PH May 2015 Inflation Crawls to a 20-year Low

PH May 2015 inflation eases to its lowest level in 20 years at 1.6 percent, the Bangko Sentral ng Pilipinas (BSP) reported yesterday. The rate falls within the lower end of the Bangko Sentral’s and market analysts’ expectations of 1.6 to 2.4 percent.

This brings the average five-month inflation rate to 2.2 percent, well within the target range of 2 to 4 percent for 2015 set by the BSP.

May 2015 Inflation

The May 2015 inflation is the slowest since 1995.

Despite the major slowdown in the May 2015 inflation, the BSP warned, however, that with the expected impact of the El Nino phenomenon on food prices and the uncertainty in the price of oil in the world market in the coming months, inflation may accelerate towards the end of the year.

In the meantime, the decline in the May 2015 inflation may be attributed stable food supply, lower fuel and power rates during the month.

May 2015 Inflation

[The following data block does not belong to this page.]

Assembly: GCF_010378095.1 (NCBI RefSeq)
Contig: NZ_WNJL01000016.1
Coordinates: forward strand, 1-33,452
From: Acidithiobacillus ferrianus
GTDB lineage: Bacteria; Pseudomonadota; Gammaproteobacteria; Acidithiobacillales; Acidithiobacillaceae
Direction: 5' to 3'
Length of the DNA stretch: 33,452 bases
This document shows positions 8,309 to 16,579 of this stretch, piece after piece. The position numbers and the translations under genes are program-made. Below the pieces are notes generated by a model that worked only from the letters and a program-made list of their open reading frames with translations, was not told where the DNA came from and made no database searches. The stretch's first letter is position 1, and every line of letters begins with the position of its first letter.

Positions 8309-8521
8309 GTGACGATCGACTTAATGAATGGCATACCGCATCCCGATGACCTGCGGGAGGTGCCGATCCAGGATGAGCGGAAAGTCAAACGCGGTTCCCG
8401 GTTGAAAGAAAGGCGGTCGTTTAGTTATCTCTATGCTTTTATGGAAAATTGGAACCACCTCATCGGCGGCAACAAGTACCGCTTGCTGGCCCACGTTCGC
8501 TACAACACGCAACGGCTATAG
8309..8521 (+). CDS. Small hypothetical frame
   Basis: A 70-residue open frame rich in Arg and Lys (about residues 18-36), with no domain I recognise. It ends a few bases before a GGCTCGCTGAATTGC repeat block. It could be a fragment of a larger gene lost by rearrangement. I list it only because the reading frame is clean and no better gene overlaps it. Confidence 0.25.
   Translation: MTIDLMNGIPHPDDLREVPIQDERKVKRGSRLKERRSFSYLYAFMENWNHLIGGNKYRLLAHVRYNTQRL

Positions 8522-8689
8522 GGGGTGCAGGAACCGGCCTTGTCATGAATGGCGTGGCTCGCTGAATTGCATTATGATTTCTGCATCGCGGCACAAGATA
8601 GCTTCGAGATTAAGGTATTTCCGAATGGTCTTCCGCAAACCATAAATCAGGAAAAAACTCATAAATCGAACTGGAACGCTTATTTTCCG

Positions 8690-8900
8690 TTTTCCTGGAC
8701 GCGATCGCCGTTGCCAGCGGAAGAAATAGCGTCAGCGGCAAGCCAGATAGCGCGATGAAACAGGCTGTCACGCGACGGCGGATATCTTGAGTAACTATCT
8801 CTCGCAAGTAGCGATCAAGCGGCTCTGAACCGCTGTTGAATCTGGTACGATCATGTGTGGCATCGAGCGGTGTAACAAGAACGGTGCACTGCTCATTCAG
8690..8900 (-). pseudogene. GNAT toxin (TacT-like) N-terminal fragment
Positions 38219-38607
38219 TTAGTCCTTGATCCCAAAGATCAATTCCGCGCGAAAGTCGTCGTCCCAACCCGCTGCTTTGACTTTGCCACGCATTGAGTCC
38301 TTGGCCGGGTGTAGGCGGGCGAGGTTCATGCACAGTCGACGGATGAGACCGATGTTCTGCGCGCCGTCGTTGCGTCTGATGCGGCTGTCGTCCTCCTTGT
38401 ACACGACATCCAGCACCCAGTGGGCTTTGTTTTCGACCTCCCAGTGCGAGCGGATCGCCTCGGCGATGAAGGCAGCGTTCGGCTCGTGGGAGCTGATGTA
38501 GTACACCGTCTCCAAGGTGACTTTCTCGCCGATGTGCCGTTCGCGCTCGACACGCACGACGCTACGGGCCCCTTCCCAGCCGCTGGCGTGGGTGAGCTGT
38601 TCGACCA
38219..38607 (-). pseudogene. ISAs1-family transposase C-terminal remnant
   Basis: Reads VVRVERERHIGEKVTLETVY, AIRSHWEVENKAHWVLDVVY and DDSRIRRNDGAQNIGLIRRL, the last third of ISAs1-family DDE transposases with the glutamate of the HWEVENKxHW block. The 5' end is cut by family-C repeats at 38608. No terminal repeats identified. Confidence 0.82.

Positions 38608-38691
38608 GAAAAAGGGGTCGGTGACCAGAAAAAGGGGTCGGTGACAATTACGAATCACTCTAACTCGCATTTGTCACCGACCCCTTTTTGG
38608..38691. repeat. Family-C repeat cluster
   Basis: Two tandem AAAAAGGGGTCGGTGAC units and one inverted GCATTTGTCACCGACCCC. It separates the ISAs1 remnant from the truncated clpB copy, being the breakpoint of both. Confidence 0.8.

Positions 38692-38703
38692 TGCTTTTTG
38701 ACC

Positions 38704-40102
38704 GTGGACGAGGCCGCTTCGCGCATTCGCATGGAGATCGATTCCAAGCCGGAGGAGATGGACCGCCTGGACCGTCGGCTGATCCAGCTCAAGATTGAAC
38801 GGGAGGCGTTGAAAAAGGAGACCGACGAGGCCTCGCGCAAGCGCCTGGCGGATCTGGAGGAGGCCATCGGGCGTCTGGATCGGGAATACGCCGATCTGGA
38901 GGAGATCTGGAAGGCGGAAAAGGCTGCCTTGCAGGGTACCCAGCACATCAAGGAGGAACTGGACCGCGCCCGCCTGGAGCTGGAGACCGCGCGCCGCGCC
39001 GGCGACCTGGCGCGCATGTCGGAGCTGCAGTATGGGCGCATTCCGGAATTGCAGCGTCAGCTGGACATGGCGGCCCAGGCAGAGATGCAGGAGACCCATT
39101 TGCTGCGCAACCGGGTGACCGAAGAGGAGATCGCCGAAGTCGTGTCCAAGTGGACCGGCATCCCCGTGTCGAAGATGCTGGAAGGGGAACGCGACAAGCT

“Ample supply of food items and lower electricity and fuel prices pulled down inflation to its lowest level in 20 years,”National Economic Development Authority (NEDA) Officer-in-Charge and Deputy Director-General Rolando G. Tungpalan said in a statement.

Core inflation, which excludes items such as food and electricity which are prone to volatility, likewise dropped to 2.2 percent from 3.1 percent a year ago and 2.5 percent in April 2015.

The NEDA also noted that except for Northern Mindanao, inflation in most of the country’s 18 regions decelerated during the month.

May 2015 InflationWith the continued decline in inflation, the BSP is confident that the country’s economy will continue to grow solidly in spite of the unexpected slowdown during the first quarter of 2015. For the first three months of the year, the economy grew by only 5.2 percent, way below market expectations. However, the government is still very confident that the 7-8 percent Gross Domestic Product (GDP) growth target for 2015 will still be met or even surpassed.


In addition, the BSP is expected to maintain its monetary policy for the rest of the year, barring any unexpected fluctuations in the price of oil in the world market and severe impact of the El Nino on food supply and prices.

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